Placing Blame For The Deficit

As someone who is fairly fiscally conservative this has not been a good time. I spent the last several years criticizing the Bush administration for running up deficits and corporate welfare only to see similar policies from Obama. Of course in Obama’s case I understand that this is a response to an unusual financial crisis, rather than a reflection of his underlying policy goals. Many conservatives have developed a unique amnesia, seeing everything as coming from Obama. David Leonhardt puts this into perspective:

The story of today’s deficits starts in January 2001, as President Bill Clinton was leaving office. The Congressional Budget Office estimated then that the government would run an average annual surplus of more than $800 billion a year from 2009 to 2012. Today, the government is expected to run a $1.2 trillion annual deficit in those years.

You can think of that roughly $2 trillion swing as coming from four broad categories: the business cycle, President George W. Bush’s policies, policies from the Bush years that are scheduled to expire but that Mr. Obama has chosen to extend, and new policies proposed by Mr. Obama.

It is well worth reading through the specifics. For those who prefer a quick visual summary, Matthew Yglesias has produced a handy chart to show where to place the blame:

deficit

— “The first category — the business cycle — accounts for 37 percent of the $2 trillion swing.”

— Second, Bush-era legislation “like his tax cuts and the Medicare prescription drug benefit, [that] not only continue to cost the government but have also increased interest payments on the national debt.”

— Third, “Obama’s main contribution to the deficit is his extension of several Bush policies, like the Iraq war and tax cuts for households making less than $250,000 [...] 20 percent of the swing.”

— Fourth, “About 7 percent comes from the stimulus bill that Mr. Obama signed in February.”

— Fifth, “only 3 percent comes from Mr. Obama’s agenda on health care, education, energy and other areas.”

I remain an agnostic as to whether Obama’s economic policies will work, preferring to see the facts over time as opposed to falling into ideological certaintude, but I certainly do not buy the attacks from the right that Obama is responsible for bankrupting the country.

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12 Comments

  1. 1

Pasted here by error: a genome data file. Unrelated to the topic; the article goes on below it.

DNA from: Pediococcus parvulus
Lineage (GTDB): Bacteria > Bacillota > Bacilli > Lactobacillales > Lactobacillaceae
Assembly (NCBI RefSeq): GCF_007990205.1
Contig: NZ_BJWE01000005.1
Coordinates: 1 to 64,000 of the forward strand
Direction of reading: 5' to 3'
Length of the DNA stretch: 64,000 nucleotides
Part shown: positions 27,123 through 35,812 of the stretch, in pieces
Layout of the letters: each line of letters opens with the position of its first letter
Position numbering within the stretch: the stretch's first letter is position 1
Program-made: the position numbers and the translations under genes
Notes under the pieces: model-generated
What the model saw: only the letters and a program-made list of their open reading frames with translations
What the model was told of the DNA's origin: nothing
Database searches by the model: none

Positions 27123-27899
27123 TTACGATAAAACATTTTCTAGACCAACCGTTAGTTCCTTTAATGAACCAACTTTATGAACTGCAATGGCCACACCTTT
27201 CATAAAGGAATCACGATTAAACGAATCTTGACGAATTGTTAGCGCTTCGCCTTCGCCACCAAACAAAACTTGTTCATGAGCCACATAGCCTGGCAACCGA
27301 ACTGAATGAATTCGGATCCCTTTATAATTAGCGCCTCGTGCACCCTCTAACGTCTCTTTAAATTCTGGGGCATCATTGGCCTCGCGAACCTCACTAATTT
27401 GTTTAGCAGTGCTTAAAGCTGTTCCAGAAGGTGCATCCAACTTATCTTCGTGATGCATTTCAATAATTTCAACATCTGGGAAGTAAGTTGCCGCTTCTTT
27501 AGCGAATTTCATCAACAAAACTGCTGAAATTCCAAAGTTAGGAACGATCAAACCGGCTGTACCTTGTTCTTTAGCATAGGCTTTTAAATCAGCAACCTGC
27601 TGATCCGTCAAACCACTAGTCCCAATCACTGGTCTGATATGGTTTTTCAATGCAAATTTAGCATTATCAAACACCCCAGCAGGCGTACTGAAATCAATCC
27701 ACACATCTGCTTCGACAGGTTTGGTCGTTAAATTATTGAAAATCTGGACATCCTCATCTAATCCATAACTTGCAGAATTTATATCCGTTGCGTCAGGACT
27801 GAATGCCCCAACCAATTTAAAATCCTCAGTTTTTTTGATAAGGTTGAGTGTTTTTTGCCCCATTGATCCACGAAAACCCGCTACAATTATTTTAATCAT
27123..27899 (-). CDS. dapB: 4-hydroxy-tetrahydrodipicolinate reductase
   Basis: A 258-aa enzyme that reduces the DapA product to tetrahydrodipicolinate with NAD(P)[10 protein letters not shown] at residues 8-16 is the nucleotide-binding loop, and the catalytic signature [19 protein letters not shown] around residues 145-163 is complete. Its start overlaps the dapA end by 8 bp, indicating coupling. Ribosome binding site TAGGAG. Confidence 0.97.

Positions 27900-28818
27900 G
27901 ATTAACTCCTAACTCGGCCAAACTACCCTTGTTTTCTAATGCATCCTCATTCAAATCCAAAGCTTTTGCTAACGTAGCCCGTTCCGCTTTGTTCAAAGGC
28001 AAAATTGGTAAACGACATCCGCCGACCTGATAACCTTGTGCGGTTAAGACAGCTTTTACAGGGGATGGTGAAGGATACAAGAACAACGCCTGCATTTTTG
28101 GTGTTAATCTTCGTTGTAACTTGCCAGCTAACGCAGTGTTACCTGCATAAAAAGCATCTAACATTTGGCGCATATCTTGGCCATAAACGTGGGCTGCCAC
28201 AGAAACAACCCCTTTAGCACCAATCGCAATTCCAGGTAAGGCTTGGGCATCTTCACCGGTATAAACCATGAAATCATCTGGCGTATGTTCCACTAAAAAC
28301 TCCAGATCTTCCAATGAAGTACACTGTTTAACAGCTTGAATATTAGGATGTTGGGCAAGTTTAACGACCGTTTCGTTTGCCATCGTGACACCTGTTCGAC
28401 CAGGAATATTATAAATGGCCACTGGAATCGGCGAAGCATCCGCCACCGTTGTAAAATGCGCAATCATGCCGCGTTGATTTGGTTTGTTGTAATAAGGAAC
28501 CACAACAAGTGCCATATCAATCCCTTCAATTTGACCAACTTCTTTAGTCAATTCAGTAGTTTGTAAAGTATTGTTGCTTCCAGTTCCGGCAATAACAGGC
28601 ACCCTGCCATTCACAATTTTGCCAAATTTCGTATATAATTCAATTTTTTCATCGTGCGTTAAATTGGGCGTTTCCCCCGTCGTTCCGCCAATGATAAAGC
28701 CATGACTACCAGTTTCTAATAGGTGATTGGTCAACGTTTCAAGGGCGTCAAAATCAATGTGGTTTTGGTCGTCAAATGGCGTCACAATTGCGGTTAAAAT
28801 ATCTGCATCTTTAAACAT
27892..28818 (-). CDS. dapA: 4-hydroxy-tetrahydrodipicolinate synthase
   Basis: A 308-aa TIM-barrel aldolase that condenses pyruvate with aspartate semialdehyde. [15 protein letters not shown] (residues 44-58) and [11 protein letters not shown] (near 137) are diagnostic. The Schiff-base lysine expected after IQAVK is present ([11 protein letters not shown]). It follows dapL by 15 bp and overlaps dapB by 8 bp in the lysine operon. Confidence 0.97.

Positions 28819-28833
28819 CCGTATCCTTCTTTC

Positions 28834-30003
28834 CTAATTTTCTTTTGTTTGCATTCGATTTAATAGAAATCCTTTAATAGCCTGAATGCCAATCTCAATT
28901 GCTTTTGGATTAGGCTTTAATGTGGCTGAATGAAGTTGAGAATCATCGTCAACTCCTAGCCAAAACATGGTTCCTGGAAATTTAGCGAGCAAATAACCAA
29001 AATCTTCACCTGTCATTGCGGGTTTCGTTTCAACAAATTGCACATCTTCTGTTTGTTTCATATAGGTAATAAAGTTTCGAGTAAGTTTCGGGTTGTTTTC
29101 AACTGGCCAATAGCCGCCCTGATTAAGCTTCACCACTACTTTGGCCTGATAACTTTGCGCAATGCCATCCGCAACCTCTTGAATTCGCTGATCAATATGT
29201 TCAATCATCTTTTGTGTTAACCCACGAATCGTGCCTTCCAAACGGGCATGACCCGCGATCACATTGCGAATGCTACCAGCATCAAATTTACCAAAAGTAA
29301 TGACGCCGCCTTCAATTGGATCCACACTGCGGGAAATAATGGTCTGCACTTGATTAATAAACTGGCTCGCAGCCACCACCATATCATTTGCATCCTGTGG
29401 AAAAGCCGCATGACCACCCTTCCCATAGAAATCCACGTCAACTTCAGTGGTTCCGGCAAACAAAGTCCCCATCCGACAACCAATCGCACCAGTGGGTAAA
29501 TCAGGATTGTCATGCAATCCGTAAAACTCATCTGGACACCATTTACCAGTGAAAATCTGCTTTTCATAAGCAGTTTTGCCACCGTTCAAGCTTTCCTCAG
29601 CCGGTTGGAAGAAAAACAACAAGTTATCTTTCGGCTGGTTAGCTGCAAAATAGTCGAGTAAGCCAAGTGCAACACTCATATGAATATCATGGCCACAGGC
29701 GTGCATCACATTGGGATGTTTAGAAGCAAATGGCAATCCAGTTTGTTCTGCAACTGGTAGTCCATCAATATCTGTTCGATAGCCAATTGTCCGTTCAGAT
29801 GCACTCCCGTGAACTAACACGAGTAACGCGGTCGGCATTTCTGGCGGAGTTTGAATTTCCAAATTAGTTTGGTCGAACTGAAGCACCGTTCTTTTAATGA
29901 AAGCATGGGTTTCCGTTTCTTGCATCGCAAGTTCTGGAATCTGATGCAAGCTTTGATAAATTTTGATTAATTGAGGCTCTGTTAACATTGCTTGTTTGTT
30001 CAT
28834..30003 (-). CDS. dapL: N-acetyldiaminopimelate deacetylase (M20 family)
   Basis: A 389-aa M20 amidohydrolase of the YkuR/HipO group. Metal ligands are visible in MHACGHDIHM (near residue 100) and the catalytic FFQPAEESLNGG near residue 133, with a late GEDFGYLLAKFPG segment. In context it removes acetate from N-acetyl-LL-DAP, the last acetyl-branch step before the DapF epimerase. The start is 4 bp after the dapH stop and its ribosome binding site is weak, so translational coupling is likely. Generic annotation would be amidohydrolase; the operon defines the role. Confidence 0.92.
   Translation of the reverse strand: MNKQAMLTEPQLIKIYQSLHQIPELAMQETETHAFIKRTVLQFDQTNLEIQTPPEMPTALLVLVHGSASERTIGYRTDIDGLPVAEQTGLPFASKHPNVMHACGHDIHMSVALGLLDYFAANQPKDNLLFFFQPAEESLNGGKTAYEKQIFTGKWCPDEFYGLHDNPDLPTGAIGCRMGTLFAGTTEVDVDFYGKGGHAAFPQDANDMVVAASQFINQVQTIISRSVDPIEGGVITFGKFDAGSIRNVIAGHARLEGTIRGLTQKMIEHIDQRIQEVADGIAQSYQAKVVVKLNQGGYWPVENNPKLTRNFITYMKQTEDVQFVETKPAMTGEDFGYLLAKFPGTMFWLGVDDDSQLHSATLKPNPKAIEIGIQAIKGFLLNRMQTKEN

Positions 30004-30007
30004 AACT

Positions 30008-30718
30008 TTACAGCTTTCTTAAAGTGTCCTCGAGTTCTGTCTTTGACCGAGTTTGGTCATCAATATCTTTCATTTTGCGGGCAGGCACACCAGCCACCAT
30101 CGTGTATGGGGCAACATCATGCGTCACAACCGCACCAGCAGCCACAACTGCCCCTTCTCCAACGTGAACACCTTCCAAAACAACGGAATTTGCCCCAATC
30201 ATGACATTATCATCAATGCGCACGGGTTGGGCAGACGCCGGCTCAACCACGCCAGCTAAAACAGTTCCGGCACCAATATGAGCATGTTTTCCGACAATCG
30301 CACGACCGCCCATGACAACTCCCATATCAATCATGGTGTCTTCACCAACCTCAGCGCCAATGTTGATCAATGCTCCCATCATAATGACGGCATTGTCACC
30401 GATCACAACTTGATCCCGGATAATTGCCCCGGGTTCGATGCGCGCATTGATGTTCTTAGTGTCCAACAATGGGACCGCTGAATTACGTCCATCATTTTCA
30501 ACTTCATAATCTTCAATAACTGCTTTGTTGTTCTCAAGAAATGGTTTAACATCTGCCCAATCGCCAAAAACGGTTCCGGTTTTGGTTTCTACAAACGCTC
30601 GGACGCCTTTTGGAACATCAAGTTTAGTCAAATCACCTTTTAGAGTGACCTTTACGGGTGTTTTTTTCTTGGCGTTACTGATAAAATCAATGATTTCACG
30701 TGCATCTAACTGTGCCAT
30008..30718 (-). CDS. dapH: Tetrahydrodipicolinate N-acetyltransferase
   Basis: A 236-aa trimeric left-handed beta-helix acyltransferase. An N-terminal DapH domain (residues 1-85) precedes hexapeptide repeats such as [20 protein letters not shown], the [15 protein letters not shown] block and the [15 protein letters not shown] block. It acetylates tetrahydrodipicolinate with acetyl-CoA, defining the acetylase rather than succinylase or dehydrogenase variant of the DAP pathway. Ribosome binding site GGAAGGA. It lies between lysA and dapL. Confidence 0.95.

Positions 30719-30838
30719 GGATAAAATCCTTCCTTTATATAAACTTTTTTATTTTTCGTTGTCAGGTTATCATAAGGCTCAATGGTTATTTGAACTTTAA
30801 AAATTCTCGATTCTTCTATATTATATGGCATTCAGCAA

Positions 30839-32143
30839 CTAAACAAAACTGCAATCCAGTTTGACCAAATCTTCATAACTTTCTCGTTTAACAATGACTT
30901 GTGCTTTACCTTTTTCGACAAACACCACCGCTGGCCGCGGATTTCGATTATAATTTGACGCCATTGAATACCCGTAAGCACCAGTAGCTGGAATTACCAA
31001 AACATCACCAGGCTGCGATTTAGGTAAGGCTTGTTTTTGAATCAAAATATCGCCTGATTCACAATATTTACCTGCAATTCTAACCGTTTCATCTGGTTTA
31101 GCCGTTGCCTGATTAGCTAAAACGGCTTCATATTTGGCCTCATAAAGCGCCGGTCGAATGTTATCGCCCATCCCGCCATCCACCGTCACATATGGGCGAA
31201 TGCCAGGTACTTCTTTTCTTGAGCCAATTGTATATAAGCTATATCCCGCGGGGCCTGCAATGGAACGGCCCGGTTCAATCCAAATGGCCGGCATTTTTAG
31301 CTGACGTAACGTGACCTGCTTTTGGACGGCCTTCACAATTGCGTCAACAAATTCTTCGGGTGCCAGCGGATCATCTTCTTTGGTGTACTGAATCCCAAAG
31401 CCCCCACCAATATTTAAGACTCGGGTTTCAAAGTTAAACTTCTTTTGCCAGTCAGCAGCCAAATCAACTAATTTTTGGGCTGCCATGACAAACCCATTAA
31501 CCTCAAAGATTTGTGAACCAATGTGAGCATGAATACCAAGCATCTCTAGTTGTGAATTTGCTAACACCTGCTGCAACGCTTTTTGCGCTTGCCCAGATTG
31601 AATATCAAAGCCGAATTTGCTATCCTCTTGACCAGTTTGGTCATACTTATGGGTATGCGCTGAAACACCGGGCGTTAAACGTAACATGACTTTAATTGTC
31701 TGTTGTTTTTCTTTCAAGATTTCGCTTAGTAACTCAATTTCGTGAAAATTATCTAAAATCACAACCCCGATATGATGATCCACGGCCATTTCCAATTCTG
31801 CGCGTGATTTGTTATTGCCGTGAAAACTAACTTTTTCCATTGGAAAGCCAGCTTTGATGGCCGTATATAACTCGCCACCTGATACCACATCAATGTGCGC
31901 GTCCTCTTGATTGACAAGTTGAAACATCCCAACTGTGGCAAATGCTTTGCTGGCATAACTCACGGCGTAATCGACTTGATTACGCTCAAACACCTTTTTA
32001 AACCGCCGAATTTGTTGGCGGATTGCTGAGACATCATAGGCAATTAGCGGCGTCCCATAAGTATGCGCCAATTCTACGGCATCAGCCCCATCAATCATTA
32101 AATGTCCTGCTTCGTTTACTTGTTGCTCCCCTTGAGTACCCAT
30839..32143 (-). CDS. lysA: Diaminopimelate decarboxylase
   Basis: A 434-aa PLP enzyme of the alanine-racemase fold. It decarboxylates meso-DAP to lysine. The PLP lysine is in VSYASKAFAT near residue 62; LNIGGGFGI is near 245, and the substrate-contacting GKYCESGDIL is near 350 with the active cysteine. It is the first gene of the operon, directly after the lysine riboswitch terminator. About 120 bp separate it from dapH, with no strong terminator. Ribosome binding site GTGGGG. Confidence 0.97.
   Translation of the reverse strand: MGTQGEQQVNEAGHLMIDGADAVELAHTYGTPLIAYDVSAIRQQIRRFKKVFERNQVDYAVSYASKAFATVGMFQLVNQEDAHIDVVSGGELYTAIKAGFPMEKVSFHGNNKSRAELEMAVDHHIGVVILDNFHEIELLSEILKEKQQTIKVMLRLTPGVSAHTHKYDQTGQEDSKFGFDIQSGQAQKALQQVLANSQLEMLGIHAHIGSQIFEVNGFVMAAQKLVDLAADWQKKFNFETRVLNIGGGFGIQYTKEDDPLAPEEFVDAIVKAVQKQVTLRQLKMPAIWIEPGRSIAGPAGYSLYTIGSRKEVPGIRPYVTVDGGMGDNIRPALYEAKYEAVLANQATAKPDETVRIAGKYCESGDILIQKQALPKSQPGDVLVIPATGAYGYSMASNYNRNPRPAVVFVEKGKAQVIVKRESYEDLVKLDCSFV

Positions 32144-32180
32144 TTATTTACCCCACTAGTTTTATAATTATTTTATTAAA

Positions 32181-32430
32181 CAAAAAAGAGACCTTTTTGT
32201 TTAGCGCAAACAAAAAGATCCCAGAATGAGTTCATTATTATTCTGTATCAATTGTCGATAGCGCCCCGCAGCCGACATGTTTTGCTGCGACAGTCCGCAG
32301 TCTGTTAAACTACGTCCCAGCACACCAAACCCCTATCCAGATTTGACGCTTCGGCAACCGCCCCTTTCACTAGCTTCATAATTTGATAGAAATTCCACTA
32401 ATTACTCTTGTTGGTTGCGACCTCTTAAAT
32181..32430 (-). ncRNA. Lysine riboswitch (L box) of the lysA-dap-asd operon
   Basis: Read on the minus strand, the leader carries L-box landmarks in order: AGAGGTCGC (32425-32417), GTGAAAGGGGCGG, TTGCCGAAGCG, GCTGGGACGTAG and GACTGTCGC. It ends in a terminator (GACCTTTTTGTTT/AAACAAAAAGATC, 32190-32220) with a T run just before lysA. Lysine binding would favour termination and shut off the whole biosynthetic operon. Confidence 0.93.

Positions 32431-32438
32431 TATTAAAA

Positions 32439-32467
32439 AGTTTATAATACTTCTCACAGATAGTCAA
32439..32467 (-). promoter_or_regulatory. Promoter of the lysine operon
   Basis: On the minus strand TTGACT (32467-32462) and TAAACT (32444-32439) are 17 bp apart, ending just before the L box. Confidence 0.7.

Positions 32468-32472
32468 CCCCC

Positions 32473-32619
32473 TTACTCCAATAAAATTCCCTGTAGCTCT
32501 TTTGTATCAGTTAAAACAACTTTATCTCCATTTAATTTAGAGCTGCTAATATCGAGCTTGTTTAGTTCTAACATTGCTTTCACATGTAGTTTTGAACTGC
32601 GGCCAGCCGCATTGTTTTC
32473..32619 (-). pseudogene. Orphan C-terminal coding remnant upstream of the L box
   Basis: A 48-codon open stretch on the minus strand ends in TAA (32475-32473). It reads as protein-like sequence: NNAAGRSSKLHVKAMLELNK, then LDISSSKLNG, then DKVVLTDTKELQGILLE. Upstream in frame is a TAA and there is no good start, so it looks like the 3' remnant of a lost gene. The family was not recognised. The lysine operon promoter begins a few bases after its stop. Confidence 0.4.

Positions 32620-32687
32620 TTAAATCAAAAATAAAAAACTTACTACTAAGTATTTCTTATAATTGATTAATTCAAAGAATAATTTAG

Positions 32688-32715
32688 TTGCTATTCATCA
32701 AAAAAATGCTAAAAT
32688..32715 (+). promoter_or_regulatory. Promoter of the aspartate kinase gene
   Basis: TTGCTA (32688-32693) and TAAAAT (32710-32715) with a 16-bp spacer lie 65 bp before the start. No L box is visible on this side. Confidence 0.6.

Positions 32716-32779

Fritz says:

    For how many years will Democrats have to have a majority in Congress before they will acknowledge having control of the purse strings?

  2. 2
    Ron Chusid says:

    Considering how the federal government is structured, the Republicans remained the dominant party through 2008. Majority control of Congress does not really give a party control of the government as long as the other party holds the White House and over 40 seats in the Senate. Bush’s policies dominated the budget even after the Democrats took control of Congress.

  3. 3
    Fritz says:

    All spending bills originate in the House.  There is no filibuster in the House and the majority party pretty much rules.  But they do need to be willing to take risks and, well, lead.

  4. 4
    b-psycho says:

    Simpler explanation: It’s only been six f**king months, people…
    The 24-hour news cycle must be wearing down our ability to comprehend time.

  5. 5
    Ron Chusid says:

    Fritz,

    On paper all spending bills originate in the House but in reality spending is largely driven by the Executive Branch.

    As b-psycho says, it has only been six months that the Democrats have really been in power. Considering how poor their record was, it is understandable that many Republicans like to push the meme that the Democrats have been in control longer than they really have, but why are you bothering to spread their ridiculous talking point on this?

  6. 6
    Fritz says:

    It just seems a little excessive to decide that the Republicans are in power unless the Democrats have the Presidency, the House, and 60+ votes in the Senate.  Oh, and I suppose a majority of appointments to the Supreme Court also.
    If spending is largely driven by the Executive Branch, that is because Congress is failing their Constitutional obligations.
     

  7. 7
    Ron Chusid says:

    Congress has certainly given up too much power to the Executive Branch.

    I did not say that the Republicans are in power ” unless the Democrats have the Presidency, the House, and 60+ votes in the Senate.”   They are in effectively power when they have the Presidency and the Senate is split.

  8. 8
    TRUECRISTIAN says:

    don’t see what George Bush has done wrong, he’s destroying a bunch of people who shouldn’t be in the 1st place. I say the Iraqis are just here to take up space on this planet. They’re not doing anything to benifit us. George Bush is doing a great job where he is. I hope he sends a nuke to Iraq and just wipe that country out of the map. The only thing the Iraqis know how to do is terrorize countries, they’re all terrorists.Ok, I’m going to say it, I think George Bush is good. He’s one of the greatest president ever.. Yeah! Yeah! Yeah! he attack Iraq and many Iraqis died.. so what? I hope he bombs Iraq again, I seriously don’t give a crap if the Iraqis die, I hope bush kills them all, bomb the hell out of Iraq. serioulsy I think the Iraqis are nothing but terrorist and George Bush is doing the world a favour by bombing them and killing them. they just like to bomb the hell out of each other, so the Americans attacking Iraq doesn’t really make that much of a difference, they’re just speeding up the process. So I solute George Bush I say,

  9. 9
    Christoher Skyi says: